From A Contemporary History of Affairs in Ireland from 1641 to 1652 edited by John T. Gilbert. Taken from the demands of the Irish rebels to the state unto the state and Council of Dublin, February 3, 1641. The original text has been rendered into modern English by the transcriber.
We in the name of all the nobility, gentry, and commonalty of Ireland, before God, and all the world; as most reasonable in the sight of all good and indifferent men: We the above-written do require of the Crown of England, and that Crown’s ministers of State that do officiate in this kingdom in that kingdom’s behalf, these particulars:
FOR THE CHURCH.
- Because as good Christians we ought in the first place to have the chiefest care of our souls, which care we can no way better express than in pure and constant profession of Christ’s ancient, only true and Catholic religion, we therefore, the earls, barons, and gentlemen under written, do demand the full, free, open, general, and uncontrollable profession of the ancient and only true Roman Catholic religion in this ancient kingdom and dominion of Ireland.
- Knowing that we cannot enjoy our religion and the public profession of it in a universal national way, as by us is meant and intended, except we may likewise have our churches, oracles (oratories) and convenient temples and chapels. We therefore demand all our churches, chapels, oracles, temples, as well private parishes, as general and city cathedrals, to be given up to our use, the native inhabitants of this kingdom.
- Seeing that religion cannot be enjoyed or exercised but by the men of learning, and abilities fitted to that purpose, nor learning cherished, but by maintenance and revenue, we therefore demand restoration of all religious houses, whether abbeys, priories, monasteries, or ancient universities, their ancient lands and demesnes.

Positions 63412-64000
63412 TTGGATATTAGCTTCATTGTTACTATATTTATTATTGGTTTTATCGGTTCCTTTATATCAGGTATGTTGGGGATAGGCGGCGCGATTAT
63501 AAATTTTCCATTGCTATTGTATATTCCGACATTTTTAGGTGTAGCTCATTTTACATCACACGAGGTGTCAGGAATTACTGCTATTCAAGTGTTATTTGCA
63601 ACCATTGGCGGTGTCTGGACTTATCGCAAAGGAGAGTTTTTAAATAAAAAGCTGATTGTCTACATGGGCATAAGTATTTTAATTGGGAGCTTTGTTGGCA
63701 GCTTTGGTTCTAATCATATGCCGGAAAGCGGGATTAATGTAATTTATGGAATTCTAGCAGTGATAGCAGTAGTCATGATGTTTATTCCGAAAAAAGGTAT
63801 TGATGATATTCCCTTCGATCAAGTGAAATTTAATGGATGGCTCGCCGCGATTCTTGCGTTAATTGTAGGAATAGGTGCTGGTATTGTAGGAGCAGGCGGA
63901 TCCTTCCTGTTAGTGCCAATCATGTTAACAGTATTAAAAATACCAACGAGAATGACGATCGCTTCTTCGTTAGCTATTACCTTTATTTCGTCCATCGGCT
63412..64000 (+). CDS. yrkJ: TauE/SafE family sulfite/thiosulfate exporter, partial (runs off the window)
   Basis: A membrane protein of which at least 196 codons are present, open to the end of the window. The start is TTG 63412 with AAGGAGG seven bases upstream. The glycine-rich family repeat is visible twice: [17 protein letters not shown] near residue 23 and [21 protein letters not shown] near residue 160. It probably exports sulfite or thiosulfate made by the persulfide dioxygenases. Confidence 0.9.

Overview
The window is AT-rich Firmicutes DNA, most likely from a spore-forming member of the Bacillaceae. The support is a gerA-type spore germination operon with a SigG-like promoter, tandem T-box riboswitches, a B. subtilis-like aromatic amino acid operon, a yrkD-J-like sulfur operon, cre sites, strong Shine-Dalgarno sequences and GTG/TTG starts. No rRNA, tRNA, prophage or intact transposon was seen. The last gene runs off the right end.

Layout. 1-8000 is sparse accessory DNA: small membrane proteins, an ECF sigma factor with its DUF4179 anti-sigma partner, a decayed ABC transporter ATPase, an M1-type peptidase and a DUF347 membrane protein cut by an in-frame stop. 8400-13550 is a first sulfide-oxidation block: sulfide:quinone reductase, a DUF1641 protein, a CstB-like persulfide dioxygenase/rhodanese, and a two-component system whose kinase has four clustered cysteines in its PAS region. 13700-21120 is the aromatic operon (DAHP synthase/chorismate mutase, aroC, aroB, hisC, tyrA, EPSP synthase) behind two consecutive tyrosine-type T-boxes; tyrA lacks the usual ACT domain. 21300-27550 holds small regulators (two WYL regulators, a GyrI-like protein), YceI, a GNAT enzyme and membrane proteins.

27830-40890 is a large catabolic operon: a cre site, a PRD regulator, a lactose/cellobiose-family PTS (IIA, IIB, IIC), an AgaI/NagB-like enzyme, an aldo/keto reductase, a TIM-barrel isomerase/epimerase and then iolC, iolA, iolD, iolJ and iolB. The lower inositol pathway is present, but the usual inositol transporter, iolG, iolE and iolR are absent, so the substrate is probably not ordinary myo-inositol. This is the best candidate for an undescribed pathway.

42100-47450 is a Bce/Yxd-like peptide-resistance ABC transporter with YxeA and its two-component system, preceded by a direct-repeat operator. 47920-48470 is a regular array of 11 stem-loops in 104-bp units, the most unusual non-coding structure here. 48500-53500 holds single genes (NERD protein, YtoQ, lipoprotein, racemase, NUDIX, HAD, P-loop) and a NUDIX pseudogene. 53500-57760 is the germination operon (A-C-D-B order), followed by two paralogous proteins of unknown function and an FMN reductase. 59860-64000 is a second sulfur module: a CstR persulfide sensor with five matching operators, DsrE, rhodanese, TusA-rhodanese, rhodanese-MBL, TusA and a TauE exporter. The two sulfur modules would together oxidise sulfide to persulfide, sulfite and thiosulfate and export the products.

FOR THE KINGDOM.
- That all lands and livings be restored unto those owners if yet living, or to their undoubted heirs, and very nearest of kin that were taken away either in Queen Elizabeth’s, or King James’s days.
- That the children and heirs of the nobility, that neither (in either) of those aforesaid princes’ reigns suffered either loss of life or honour, be restored to their former dignities.
- That the Scots be removed out of the north of Ireland, and the right owners which now beg about Ireland in great want and misery, though of most high blood and birth, among the nobles of that country.
- That the King entrust with his magazines, forts, castles, and block-houses of Ireland, Catholic commanders, and those that may be well relished and liked of the country, as he sets over his militia of England and Scotland, Protestants and Puritans.
- That the King set over them a Deputy professing the Roman Catholic religion.
- That for what hostility hath been summoned there may not only be a pardon, but an act of oblivion.
- That the merchants and traders of the Irish nation may be as free in their trade, and have as much privilege and favour in their customs either in England or Scotland, as the Scots of late are granted in England, or the English in Scotland.
- That the Earl of Cork in particular be caused to render back, if not all, yet a considerable portion some way valuable toward the maintenance of poor impoverished children of the nobility and gentry undone by him, it being his usual course first to entitle the King, and then to seize mens’ estates.
- That they may enjoy entirely all the privileges and franchises granted them by Edward the Fourth.
- That no companies or troops of theirs be hindered from going over to serve the King of Spain, or any other Catholic Prince, the King of England having no need of them, and they not having any employment or means to live upon in the country.
- That no Irish passing beyond sea be forced to take any oath, containing clauses in it contrary to the profession of his faith, and persuasion of his conscience.
- That they may have a triannual Parliament as in England, and that the Catholics may have the choice of their Parliament men – Finis.